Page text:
Brushing Up on a Healthy Smile!

Most of us don’t think too much about brushing – it’s just something that we do automatically. When it comes time to teach our kids how to brush though, it’s worth taking a refresher course by sitting in on his or her dental visit while we show them, step-by-step, what the proper procedure is.

The first thing to do is to ensure that your child has the proper toothbrush – one with soft, rounded bristles. Whether they prefer a manual toothbrush or electric toothbrush, the selection of toothbrushes these days can be overwhelming, so don’t be afraid to ask us for suggestions on the one that would be best for your child. In fact, the choice of a toothbrush, especially a toothbrush with a bright pattern or picture of a popular cartoon character, can encourage the child to brush just for the novelty of the toothbrush design.

When you’re comfortable with your child’s choice of toothbrush, you’ll want to review these simple brushing guidelines:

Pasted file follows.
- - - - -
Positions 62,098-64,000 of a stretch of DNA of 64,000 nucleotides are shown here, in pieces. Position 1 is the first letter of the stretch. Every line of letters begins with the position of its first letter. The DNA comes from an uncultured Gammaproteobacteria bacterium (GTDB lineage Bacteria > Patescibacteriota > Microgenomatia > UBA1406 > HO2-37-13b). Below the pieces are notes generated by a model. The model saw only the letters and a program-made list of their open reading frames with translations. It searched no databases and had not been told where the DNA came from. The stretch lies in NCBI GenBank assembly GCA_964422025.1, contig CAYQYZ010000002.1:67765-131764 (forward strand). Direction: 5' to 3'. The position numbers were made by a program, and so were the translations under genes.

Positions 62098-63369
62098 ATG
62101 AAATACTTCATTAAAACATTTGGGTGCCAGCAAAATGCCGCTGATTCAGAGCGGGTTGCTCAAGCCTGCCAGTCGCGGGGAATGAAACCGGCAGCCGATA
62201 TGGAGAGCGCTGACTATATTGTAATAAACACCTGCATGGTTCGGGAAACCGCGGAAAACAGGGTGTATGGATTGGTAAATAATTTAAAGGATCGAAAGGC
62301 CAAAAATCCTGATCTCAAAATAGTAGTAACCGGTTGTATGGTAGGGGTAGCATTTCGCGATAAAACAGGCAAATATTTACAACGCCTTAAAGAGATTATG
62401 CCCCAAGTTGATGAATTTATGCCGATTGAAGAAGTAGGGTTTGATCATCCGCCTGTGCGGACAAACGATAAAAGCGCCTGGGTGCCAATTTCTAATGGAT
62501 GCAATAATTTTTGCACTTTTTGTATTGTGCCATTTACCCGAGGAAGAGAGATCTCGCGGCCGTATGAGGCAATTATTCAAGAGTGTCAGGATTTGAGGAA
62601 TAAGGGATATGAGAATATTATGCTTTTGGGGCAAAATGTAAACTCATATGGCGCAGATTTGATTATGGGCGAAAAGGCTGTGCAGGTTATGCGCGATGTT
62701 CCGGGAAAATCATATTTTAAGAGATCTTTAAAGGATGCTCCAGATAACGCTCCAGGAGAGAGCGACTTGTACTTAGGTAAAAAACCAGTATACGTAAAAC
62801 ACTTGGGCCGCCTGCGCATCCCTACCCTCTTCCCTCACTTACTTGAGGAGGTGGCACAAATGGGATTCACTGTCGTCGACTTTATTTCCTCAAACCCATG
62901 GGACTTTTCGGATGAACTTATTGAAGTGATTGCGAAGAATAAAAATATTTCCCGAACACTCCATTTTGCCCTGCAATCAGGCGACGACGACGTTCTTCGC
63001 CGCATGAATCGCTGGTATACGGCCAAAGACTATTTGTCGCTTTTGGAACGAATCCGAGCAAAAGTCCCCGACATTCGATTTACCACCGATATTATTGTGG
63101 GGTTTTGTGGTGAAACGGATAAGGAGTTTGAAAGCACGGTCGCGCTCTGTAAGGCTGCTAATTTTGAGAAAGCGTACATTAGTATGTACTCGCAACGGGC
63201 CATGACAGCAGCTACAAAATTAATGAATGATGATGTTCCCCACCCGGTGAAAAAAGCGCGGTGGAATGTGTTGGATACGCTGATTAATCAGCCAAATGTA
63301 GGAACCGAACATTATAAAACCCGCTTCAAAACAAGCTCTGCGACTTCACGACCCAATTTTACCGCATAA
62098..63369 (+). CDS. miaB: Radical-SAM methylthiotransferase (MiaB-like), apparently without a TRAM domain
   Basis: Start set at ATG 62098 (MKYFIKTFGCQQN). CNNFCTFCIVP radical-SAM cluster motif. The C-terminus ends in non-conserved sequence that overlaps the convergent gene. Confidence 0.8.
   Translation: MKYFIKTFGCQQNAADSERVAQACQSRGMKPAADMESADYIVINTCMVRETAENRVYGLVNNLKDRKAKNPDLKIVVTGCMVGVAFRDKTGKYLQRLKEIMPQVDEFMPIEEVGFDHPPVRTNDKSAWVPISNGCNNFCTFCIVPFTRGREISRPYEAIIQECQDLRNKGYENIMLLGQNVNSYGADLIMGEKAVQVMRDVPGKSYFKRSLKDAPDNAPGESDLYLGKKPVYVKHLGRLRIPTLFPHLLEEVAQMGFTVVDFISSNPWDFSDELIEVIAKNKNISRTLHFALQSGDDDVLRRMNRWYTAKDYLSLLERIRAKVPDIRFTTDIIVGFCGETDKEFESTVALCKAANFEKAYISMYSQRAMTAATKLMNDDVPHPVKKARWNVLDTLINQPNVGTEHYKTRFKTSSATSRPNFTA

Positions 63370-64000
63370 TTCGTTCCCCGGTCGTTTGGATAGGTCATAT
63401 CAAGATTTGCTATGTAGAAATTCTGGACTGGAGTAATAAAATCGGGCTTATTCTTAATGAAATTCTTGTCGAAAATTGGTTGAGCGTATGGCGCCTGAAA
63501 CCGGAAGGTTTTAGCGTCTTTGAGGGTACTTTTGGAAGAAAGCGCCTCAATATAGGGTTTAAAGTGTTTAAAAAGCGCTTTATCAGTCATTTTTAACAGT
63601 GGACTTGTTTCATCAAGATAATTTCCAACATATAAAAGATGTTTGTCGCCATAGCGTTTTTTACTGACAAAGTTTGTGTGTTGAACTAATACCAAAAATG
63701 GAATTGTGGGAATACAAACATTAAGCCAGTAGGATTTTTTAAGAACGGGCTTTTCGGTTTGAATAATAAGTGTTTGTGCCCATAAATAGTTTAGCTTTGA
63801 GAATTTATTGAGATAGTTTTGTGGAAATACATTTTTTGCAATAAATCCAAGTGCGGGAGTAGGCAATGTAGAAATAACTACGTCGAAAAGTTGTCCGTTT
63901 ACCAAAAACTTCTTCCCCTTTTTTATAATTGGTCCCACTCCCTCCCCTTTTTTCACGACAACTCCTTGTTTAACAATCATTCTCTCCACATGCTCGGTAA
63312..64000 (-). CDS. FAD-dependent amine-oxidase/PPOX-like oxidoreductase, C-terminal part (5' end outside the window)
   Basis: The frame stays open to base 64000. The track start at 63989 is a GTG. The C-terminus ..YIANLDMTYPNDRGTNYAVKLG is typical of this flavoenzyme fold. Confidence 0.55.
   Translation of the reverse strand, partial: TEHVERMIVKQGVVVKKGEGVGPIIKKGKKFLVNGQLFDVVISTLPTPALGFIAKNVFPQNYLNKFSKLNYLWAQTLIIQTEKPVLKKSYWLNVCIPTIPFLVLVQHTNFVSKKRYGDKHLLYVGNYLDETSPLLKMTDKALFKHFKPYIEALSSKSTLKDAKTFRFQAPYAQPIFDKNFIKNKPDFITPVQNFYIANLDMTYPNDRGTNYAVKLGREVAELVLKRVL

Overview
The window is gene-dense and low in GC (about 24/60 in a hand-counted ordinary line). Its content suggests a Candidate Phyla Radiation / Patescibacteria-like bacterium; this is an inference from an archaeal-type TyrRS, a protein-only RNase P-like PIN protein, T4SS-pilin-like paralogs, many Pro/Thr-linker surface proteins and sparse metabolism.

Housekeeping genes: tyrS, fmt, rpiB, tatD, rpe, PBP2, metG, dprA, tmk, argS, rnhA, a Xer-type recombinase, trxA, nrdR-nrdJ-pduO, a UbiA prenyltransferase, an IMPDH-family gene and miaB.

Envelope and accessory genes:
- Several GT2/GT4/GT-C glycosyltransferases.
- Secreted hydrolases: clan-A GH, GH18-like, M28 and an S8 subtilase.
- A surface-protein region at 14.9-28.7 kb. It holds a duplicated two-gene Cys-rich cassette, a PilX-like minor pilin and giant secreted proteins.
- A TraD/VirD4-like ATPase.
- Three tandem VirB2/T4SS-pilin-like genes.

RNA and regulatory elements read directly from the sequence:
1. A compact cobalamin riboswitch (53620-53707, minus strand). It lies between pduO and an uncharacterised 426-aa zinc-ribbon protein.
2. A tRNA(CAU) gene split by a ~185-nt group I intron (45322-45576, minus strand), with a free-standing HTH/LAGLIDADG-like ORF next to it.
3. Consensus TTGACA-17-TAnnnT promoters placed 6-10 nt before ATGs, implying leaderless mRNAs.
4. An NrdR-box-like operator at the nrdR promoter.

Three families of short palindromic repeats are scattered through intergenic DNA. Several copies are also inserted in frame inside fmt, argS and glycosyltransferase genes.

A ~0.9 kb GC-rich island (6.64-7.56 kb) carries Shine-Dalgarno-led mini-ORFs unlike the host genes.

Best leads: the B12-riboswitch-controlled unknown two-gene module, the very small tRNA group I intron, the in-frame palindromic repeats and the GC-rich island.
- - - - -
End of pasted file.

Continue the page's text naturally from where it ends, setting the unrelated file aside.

1. Start cleaning teeth early: “Early” means cleaning the very first baby teeth with a clean, damp cloth every day. When more teeth come in, switch to a small, soft toothbrush; you won’t need toothpaste at first, especially if the child can’t yet spit it out.
    1. Don’t overdo the toothpaste: After about age 2, your child can start using a small amount of training fluoride free toothpaste. A pea-sized amount of toothpaste is sufficient. While fluoride in toothpaste is important for fighting cavities, too much exposure at too young an age can cause white spots in a child’s permanent teeth.  Once a child can spit out the toothpaste, then switch to a child’s toothpaste with fluoride in it.  Child toothpaste has a lower amount of fluoride, as children will still swallow a little of it and, as we said before, too much fluoride will cause white spots on the adult teeth.
  1. Supervise brushing. Brush your child’s teeth twice a day until your child can confidently and properly do it alone, generally children can properly brush all their teeth by 3rd grade.  Before 3rd grade- parents should do a final sweep 1 or 2x a day depending on the child.  It’s great to let the child take turns with you brushing.  They’ll enjoy their independence and take pride in doing a task themselves!  Sticker charts help them remember (and parents too!).

Regular, thorough brushing is a simple, yet effective way to remove the bacteria that causes tooth decay and gum disease. Take care of your child’s teeth, and they’ll reward you with a lifetime of healthy smiles!